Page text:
The next test begins at Donnington tomorrow and entry is free to the public; the first race in Beijing is just 67 days away.
A third of Caterham staff to be sacked
The mysterious new owners behind Caterham may not have the deep pockets many fans of the team had hoped. Colin Kolles, advisor to the new mysteriously anonymous owners, has said “I prefer to have 200 safe jobs than 300 lost jobs. Sometimes you have to make unpopular decisions,” he insisted.
Ecclestone himself admitted at the weekend he had ‘no idea’ who the investors behind the Caterham acquisition were.
The Airbus and General Electric logo’s were gone from the cars last weekend, though there was no time to remove them from the team clothing at the Silverstone GP.
Kolles reveals the Fernandes regime was “a mess” and that “a lot has been resolved within three days. We still have creditors to sort out, who are normal trade creditors. This is what we are trying to do. To bring everything to calm waters”.
One or both of the Caterham drivers may also be feeling the cut of the grim reaper’s blade as Kolles adds, “In terms of performance we have to look into this. And we are looking into this. I don’t want to spread rumours around because it makes no sense.
I had meetings with the management and drivers. I think I am always transparent. The last driver I sacked out of Formula One was Christijan Albers. And he’s my team principal. This should give you a taste of how I deal with people.”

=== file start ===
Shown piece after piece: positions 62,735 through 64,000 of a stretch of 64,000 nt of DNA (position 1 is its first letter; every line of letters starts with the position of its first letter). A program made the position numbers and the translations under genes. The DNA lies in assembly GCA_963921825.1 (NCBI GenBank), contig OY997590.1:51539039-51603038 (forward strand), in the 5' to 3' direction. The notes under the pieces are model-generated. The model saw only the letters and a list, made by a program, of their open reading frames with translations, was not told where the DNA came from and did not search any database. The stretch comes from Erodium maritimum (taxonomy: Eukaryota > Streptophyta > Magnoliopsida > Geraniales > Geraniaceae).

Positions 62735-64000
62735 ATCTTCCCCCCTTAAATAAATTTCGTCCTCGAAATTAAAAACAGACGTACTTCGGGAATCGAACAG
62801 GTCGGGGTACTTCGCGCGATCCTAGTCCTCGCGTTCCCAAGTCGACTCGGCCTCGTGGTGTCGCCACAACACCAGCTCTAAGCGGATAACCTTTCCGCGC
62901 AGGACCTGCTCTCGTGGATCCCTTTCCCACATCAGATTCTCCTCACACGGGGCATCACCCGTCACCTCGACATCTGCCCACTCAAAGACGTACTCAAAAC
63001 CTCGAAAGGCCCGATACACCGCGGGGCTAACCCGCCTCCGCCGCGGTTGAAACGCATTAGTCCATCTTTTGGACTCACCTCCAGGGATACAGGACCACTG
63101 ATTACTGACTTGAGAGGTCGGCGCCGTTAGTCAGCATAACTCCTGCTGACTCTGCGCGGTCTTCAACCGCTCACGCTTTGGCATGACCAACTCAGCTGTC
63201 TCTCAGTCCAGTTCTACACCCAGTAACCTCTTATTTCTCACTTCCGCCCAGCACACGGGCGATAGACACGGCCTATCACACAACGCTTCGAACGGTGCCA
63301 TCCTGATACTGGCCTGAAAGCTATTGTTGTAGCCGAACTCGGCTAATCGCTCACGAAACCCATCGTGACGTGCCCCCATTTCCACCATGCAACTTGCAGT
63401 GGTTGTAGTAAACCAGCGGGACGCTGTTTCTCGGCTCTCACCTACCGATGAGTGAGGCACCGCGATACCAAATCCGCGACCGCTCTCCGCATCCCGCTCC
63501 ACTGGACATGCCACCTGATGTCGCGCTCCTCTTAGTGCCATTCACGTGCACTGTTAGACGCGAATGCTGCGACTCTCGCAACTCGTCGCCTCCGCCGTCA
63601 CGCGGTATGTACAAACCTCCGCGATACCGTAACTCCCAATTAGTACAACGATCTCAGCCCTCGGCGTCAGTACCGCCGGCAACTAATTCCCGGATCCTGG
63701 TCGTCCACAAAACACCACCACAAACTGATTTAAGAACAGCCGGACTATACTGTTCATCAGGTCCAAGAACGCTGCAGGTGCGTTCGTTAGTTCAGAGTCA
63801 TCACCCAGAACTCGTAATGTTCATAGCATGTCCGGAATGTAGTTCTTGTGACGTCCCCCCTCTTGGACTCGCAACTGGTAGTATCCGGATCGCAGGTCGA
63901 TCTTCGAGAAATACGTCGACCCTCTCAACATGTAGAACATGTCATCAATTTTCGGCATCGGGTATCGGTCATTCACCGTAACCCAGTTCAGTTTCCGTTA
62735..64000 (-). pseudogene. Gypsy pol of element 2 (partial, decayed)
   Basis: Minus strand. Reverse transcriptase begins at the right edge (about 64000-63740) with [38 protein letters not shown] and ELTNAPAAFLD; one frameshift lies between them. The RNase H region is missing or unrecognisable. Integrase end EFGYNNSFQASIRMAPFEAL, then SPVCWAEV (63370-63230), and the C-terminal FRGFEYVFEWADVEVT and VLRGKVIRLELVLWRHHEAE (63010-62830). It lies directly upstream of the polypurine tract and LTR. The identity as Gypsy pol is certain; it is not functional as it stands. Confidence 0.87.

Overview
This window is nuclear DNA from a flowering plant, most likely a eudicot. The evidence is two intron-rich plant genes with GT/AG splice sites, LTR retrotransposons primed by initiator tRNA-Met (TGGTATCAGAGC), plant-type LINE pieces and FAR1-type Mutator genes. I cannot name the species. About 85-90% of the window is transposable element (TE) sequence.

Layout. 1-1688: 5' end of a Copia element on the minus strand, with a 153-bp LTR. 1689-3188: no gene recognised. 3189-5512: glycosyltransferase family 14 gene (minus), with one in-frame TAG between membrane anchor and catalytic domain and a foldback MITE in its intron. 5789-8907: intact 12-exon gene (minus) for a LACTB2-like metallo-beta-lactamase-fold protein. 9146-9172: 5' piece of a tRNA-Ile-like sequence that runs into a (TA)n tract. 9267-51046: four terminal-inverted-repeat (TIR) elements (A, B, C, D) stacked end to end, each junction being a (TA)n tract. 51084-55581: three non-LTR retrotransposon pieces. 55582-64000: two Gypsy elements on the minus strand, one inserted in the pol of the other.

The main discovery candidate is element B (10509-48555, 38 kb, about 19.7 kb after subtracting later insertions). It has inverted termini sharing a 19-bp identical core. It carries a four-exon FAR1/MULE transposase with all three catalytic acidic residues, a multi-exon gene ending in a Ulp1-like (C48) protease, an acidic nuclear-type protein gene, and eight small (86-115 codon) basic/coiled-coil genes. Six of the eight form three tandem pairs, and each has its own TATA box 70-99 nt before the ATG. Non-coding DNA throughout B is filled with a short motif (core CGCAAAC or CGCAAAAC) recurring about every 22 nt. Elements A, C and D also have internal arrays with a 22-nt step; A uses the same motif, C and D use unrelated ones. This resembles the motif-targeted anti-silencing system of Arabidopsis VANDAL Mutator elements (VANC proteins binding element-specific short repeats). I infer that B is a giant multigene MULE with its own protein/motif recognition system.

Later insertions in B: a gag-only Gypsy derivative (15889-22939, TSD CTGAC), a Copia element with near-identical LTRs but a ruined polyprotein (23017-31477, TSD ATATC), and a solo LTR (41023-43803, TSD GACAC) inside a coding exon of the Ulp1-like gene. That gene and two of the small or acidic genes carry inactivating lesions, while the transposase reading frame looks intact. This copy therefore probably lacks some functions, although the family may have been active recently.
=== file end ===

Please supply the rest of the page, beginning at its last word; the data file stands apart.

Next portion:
There have been suggestions this is an asset striping exercise, which sees the team eventually wound up and shut down.
Kolles denies this explaining, “This is a Malaysian company, running under a Malaysian flag currently. It has nothing to do with the Romanian project,” he said. “It’s difficult to change the name and to change a company which is registered in Malaysia and bring it to Romania.
This company (1Malaysia Racing Team) has the entry and you cannot transfer this. If that company no longer exists you lose the entry. The entry is related not to a name but a company number.”
However, this is slightly disingenuous as Kolles himself managed the former Jordan team through various incarnations as Midland, Spyker and then Force India.
It could be that should the FIA not grant the final permissions for the planned Forza Rossa new entry for 2016, that Caterham will morph into that team for 2015.
In any case, it may be advantageous for the investors to pursue this path regardless of the FIA permissions for the current new application, as the bond required for start up teams, some $30m, should still be in place from Caterham.
The ‘1Malaysai Racing Team’ could easily stop trading as Caterham for F1 purposes and become Formula Rossa.
Fan viewing areas being obscured by FOM
It became apparent this year at Silverstone, that certain areas, particularly on the infield, were being screened with 4 metre high green mesh at the instructions of FOM. One fan asked a spectator viewing marshal why this was and was informed, “Bernie doesn’t like the advertising on the side of the busses going by”
Further, a number of fans complained to marshals about not being able to get to their ‘regular’ viewing points which had now been restricted. Again, the response given inferred fans were not welcome into that area anymore as virtual advertising was being used.
GA is a way of life for many who attend the British GP year in year out – and it’s not just about buying the cheapest ticket. It is about being able to choose different places from where to view the race and after all a fold away chair can be more comfortable than the Silverstone Grandstand flip up seating.